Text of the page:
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The Nina Simone Database
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Sings Porgy
Bootleg
 
 

Palace 771 (1963 US)

Bootleg. Two tracks by Nina, from Bethlehem session, plus nine tracks by Village Allstars (according liner notes "a musical aggregation which boasts some of the top jazz names in America, names that cannot be mentioned because of contractual commitments with higher priced labels").
Tracks sorted by number (sort by session or by title)
 1 [4:07] I Loves You Porgy   George Gershwin, Ira Gershwin, DuBose Heyward listed "Porgy"

 2 [3:20] Love Me or Leave Me   Walter Donaldson, Gus Kahn

Liner notes
Webster has dozens of descriptive adjectives and superlatives that apply to the art of singing--most of them roll off the tongue naturally when one speaks of Nina Simone. Successful vocalists everywhere have mastered the techniques of singing, but Nina transcends technique and makes it glow with a sensitivity that comes from the soul, and a musical heritage that spans generations.

This phenomenal young woman displays a range of accomplishments that stagger the imagination. Her singing covers a wide range of idioms--folk, jazz, torch, folk blues and sacred. Her musicianship is exemplified in her talents for arranging, composing and technical skill as a classical pianist. These are abilities that would make any tyro performer turn green with envy, and she does all of them well.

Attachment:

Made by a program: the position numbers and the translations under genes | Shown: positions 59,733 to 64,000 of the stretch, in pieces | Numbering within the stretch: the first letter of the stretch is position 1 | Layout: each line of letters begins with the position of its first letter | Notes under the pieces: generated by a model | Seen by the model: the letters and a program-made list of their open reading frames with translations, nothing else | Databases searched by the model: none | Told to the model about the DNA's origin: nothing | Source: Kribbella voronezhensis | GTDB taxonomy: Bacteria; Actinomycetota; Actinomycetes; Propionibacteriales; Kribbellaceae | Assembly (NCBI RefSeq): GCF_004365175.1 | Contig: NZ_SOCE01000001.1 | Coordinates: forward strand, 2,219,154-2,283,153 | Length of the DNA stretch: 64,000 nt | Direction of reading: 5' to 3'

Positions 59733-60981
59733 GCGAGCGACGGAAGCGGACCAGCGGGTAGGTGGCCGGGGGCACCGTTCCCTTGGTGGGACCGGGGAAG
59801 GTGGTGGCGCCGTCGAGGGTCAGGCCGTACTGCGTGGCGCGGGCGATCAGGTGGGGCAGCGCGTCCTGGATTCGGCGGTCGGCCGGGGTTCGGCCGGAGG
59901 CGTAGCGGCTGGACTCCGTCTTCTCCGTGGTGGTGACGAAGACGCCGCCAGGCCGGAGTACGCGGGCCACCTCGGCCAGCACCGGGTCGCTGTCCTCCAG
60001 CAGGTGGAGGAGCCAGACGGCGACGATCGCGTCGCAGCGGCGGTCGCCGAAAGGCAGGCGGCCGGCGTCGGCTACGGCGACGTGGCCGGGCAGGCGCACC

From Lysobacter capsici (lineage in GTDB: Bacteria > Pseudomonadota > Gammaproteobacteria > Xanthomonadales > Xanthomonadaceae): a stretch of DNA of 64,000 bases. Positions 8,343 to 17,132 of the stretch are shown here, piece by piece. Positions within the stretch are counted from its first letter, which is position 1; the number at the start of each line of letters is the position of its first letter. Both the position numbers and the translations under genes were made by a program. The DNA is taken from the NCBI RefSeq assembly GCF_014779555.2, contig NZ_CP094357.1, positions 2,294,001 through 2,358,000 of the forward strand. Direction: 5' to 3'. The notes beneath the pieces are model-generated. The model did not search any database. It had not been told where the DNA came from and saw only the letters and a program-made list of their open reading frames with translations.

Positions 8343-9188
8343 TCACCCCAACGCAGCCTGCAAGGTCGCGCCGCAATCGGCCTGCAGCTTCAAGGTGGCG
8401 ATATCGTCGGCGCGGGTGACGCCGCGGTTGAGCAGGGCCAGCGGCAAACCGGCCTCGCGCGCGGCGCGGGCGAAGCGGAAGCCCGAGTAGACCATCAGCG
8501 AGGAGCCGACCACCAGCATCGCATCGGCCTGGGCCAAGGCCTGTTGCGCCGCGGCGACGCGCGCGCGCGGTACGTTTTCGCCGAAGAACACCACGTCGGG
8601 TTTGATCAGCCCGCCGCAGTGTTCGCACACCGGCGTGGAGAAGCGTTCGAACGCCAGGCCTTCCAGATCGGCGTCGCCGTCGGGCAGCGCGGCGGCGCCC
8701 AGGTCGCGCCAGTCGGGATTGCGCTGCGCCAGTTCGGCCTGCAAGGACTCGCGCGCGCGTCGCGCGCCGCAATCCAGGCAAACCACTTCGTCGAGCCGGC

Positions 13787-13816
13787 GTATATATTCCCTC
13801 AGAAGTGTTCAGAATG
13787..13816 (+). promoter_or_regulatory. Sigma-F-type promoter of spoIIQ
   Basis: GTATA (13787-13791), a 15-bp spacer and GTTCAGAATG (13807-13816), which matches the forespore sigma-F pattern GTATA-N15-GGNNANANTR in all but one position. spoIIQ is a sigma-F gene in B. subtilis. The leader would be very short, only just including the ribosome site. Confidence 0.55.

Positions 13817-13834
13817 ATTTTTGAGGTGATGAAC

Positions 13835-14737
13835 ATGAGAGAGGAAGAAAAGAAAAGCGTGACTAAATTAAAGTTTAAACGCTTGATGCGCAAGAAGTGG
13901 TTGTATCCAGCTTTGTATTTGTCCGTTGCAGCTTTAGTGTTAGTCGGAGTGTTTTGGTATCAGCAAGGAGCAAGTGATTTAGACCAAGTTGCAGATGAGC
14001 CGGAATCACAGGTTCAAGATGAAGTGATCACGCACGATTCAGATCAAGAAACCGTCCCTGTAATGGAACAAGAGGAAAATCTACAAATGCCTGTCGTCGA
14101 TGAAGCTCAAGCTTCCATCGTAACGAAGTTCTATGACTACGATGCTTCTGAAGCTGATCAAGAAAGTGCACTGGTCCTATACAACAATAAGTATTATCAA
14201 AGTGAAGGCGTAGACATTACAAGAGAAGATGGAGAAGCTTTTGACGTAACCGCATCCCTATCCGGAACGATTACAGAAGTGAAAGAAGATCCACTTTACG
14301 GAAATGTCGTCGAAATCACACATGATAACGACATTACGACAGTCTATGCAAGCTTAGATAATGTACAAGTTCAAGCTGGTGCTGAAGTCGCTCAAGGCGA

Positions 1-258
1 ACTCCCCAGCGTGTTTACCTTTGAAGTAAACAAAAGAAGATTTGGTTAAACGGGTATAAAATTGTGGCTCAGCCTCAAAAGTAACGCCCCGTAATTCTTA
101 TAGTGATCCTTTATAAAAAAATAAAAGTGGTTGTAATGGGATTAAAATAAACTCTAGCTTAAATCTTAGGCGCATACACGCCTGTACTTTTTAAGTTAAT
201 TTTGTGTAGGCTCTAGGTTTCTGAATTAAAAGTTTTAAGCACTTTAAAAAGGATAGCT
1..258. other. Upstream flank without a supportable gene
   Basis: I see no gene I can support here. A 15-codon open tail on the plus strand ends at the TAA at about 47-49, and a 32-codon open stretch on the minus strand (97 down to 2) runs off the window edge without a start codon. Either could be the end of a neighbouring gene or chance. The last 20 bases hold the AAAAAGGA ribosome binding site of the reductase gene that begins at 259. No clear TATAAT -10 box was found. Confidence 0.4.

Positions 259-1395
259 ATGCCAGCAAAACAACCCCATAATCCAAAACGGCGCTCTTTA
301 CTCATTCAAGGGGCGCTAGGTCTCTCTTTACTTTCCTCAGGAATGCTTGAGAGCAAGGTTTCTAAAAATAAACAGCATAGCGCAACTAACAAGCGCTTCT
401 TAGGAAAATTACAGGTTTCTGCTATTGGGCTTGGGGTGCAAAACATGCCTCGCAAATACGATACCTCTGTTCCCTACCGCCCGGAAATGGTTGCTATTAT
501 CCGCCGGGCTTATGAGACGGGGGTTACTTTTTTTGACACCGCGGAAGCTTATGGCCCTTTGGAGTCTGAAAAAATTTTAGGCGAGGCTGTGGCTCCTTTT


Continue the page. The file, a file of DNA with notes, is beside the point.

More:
On the evening of May 12, 1963, Nina Simone gave a concert at Carnegie Hall, a highlight in her young life that was the culmination of years of hard work and devoted study. Nina's preparation for this debut began in Tryon, North Carolina when she was only four years old and sat ad a piano for the first time. In the years that followed, she studied voice and piano and was an artful jazz pianist by the time she was seventeen. Nina went to Philadelphia after completing high school and continued to progress in all phases of her art. She taught piano for a while and then went on to study at Juilliard for two years.

Nina Simone is quick to admit her inspiration came from Marian Anderson and that there are obvious parallels in their attitudes toward music. Her heritage was the Negro blues spiritual which has been the starting point for most of America's top Negro vocalists. Her easy handling of ballads, folk tunes, torch songs and jazz blues are all natural extensions of the Southern blues, and to each of them she gives her utmost in feelings and sensitivity.

On this album you are privileged to hear Nina's classic rendition of Gershwin's "Porgy", which the musical world has come to recognize as Nina's own. Her other offering is the lyrical oldie "Love Me Or Leave Me", a poignant expression of her mastery of the blues. Nina is accompanied by the Village Allstars a musical aggregation which boasts some of the top jazz names in America, names that cannot be mentioned because of contractual commitments with higher priced labels. Here is a dynamic performer delivering soul-searching performances, the kind that stay with you a long time.